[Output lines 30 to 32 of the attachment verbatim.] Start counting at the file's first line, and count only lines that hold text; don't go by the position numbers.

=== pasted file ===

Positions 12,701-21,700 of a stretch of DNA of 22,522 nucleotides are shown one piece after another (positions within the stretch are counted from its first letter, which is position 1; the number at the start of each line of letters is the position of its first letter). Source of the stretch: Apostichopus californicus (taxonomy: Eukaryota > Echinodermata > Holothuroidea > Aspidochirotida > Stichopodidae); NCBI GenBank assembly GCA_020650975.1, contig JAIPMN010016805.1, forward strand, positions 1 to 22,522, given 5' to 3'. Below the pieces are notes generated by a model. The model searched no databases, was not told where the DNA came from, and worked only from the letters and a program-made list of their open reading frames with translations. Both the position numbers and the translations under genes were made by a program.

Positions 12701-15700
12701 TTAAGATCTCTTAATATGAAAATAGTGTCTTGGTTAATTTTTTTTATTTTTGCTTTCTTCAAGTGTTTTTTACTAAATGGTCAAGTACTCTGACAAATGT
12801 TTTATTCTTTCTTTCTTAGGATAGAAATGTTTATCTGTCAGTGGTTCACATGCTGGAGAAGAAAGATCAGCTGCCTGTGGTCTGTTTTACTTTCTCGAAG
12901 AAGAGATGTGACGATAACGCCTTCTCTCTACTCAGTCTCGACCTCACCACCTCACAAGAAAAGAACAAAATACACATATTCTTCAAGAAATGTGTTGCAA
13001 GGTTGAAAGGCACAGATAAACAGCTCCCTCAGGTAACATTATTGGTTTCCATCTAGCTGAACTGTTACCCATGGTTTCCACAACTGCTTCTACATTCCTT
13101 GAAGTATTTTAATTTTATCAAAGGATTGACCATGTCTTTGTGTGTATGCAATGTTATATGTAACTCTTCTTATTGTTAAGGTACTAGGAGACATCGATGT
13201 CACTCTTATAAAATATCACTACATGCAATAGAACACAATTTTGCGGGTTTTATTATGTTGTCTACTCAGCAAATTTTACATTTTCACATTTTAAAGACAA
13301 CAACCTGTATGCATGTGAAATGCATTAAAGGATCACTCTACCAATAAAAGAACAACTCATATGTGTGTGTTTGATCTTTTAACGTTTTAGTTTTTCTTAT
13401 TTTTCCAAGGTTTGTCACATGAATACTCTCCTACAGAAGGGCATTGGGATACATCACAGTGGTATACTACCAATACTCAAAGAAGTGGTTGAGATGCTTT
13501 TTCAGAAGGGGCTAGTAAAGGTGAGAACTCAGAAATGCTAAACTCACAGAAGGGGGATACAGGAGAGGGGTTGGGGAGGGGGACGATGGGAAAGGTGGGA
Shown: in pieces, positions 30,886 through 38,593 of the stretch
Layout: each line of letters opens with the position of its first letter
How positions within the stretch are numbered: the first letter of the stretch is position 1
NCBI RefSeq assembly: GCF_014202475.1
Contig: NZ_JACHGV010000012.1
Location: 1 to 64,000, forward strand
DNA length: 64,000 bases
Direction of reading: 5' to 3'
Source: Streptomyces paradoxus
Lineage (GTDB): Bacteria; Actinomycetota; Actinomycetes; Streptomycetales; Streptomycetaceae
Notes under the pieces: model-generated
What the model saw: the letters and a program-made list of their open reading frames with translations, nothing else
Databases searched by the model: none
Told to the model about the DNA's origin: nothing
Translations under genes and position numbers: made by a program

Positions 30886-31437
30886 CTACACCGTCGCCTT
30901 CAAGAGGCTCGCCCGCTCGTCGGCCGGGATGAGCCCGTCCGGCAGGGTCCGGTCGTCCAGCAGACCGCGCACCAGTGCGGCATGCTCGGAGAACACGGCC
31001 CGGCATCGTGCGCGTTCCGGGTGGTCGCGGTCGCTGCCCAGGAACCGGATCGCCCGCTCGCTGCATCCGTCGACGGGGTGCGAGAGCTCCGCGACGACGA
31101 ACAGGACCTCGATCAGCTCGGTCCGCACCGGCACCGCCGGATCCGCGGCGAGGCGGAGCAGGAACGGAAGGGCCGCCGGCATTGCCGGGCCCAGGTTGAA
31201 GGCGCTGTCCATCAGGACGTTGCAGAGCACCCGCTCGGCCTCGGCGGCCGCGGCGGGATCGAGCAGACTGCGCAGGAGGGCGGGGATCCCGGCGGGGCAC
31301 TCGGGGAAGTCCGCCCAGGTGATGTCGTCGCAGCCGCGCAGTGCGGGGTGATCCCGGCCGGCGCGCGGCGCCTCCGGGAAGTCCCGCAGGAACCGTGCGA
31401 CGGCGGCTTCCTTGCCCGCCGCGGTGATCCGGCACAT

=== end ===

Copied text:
31001 CGGCATCGTGCGCGTTCCGGGTGGTCGCGGTCGCTGCCCAGGAACCGGATCGCCCGCTCGCTGCATCCGTCGACGGGGTGCGAGAGCTCCGCGACGACGA
31101 ACAGGACCTCGATCAGCTCGGTCCGCACCGGCACCGCCGGATCCGCGGCGAGGCGGAGCAGGAACGGAAGGGCCGCCGGCATTGCCGGGCCCAGGTTGAA
31201 GGCGCTGTCCATCAGGACGTTGCAGAGCACCCGCTCGGCCTCGGCGGCCGCGGCGGGATCGAGCAGACTGCGCAGGAGGGCGGGGATCCCGGCGGGGCAC